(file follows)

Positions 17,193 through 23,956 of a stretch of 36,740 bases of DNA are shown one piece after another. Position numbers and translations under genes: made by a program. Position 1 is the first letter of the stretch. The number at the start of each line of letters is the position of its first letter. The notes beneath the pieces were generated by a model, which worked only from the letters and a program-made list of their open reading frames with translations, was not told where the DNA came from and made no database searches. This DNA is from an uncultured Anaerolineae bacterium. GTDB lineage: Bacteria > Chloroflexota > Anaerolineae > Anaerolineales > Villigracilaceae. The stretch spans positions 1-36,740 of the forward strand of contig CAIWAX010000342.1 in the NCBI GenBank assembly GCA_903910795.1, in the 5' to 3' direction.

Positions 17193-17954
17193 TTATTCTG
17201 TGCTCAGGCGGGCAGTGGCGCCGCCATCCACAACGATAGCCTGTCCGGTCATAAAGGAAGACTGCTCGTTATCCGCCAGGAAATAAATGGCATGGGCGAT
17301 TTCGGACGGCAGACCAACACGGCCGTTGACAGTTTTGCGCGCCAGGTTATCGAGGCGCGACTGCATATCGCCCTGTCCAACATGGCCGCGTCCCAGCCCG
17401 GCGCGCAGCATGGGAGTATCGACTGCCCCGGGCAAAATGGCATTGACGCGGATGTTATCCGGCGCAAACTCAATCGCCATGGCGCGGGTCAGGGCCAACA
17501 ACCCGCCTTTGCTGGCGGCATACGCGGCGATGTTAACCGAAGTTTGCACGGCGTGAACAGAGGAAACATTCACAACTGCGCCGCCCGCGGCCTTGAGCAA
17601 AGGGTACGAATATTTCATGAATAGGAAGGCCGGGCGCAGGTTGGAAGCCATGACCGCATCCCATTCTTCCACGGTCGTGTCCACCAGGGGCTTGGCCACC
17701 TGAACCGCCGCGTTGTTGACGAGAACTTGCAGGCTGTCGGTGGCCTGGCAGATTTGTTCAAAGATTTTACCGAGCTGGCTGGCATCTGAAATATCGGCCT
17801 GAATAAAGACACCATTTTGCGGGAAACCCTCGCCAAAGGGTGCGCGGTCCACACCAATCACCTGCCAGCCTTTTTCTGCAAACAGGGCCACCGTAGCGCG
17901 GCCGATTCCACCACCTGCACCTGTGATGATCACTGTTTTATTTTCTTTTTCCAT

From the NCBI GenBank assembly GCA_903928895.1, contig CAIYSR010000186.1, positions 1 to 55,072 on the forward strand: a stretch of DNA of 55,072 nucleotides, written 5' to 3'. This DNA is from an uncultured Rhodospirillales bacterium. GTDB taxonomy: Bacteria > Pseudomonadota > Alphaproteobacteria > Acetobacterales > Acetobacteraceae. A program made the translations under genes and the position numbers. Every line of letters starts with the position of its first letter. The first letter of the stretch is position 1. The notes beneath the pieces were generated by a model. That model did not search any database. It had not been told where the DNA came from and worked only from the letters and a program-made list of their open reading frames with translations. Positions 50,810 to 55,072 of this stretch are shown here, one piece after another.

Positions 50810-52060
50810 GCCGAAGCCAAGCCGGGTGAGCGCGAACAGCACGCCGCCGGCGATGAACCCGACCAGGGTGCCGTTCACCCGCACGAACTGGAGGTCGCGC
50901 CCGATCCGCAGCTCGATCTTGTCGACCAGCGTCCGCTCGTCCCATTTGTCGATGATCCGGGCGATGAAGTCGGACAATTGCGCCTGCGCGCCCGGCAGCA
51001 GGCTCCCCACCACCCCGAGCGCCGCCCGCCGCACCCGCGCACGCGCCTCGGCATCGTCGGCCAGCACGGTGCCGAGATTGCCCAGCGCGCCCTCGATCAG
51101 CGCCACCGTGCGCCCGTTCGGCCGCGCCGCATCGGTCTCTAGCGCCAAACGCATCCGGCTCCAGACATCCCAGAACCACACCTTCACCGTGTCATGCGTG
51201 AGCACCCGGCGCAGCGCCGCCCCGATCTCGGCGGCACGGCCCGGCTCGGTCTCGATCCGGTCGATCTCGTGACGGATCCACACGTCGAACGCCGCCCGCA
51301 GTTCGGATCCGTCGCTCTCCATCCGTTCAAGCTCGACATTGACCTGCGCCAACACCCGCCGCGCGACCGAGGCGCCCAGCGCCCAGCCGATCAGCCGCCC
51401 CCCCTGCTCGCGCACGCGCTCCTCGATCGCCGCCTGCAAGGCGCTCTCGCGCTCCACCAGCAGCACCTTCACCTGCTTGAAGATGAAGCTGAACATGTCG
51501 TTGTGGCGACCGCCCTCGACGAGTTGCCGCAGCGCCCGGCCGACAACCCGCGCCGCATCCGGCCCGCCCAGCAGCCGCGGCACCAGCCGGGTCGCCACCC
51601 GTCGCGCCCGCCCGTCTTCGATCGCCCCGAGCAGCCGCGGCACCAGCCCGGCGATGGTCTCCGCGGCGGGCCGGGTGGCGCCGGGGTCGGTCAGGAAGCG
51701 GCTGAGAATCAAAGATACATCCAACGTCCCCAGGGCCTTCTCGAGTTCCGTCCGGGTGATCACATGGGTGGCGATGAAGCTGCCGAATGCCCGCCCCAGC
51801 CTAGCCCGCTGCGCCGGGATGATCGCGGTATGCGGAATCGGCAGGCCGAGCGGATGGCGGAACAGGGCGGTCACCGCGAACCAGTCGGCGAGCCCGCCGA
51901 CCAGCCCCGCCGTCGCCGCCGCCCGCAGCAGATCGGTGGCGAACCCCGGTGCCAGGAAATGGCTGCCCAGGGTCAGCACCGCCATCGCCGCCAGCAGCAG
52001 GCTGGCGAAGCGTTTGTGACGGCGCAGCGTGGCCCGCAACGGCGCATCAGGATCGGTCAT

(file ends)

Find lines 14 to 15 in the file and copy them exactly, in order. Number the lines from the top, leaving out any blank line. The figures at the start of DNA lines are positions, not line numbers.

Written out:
50810 GCCGAAGCCAAGCCGGGTGAGCGCGAACAGCACGCCGCCGGCGATGAACCCGACCAGGGTGCCGTTCACCCGCACGAACTGGAGGTCGCGC
50901 CCGATCCGCAGCTCGATCTTGTCGACCAGCGTCCGCTCGTCCCATTTGTCGATGATCCGGGCGATGAAGTCGGACAATTGCGCCTGCGCGCCCGGCAGCA